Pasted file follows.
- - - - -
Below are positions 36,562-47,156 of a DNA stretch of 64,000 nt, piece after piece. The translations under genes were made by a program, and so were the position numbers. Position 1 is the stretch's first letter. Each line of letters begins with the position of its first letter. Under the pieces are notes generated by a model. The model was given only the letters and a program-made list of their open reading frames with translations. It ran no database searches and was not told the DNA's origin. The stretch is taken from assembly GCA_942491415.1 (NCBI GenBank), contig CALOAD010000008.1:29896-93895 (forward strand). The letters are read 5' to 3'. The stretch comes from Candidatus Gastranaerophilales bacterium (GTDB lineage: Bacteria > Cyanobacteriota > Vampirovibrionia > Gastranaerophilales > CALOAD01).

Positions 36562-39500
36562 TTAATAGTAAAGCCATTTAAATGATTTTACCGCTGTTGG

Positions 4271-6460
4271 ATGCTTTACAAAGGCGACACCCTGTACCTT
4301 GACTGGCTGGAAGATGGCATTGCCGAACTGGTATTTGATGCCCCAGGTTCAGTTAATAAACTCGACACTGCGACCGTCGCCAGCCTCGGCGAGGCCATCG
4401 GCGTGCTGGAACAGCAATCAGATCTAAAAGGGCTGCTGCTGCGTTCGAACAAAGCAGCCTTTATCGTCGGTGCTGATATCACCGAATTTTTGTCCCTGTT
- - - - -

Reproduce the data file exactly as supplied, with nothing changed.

Below are positions 36,562-47,156 of a DNA stretch of 64,000 nt, piece after piece. The translations under genes were made by a program, and so were the position numbers. Position 1 is the stretch's first letter. Each line of letters begins with the position of its first letter. Under the pieces are notes generated by a model. The model was given only the letters and a program-made list of their open reading frames with translations. It ran no database searches and was not told the DNA's origin. The stretch is taken from assembly GCA_942491415.1 (NCBI GenBank), contig CALOAD010000008.1:29896-93895 (forward strand). The letters are read 5' to 3'. The stretch comes from Candidatus Gastranaerophilales bacterium (GTDB lineage: Bacteria > Cyanobacteriota > Vampirovibrionia > Gastranaerophilales > CALOAD01).

Positions 36562-39500
36562 TTAATAGTAAAGCCATTTAAATGATTTTACCGCTGTTGG

Positions 4271-6460
4271 ATGCTTTACAAAGGCGACACCCTGTACCTT
4301 GACTGGCTGGAAGATGGCATTGCCGAACTGGTATTTGATGCCCCAGGTTCAGTTAATAAACTCGACACTGCGACCGTCGCCAGCCTCGGCGAGGCCATCG
4401 GCGTGCTGGAACAGCAATCAGATCTAAAAGGGCTGCTGCTGCGTTCGAACAAAGCAGCCTTTATCGTCGGTGCTGATATCACCGAATTTTTGTCCCTGTT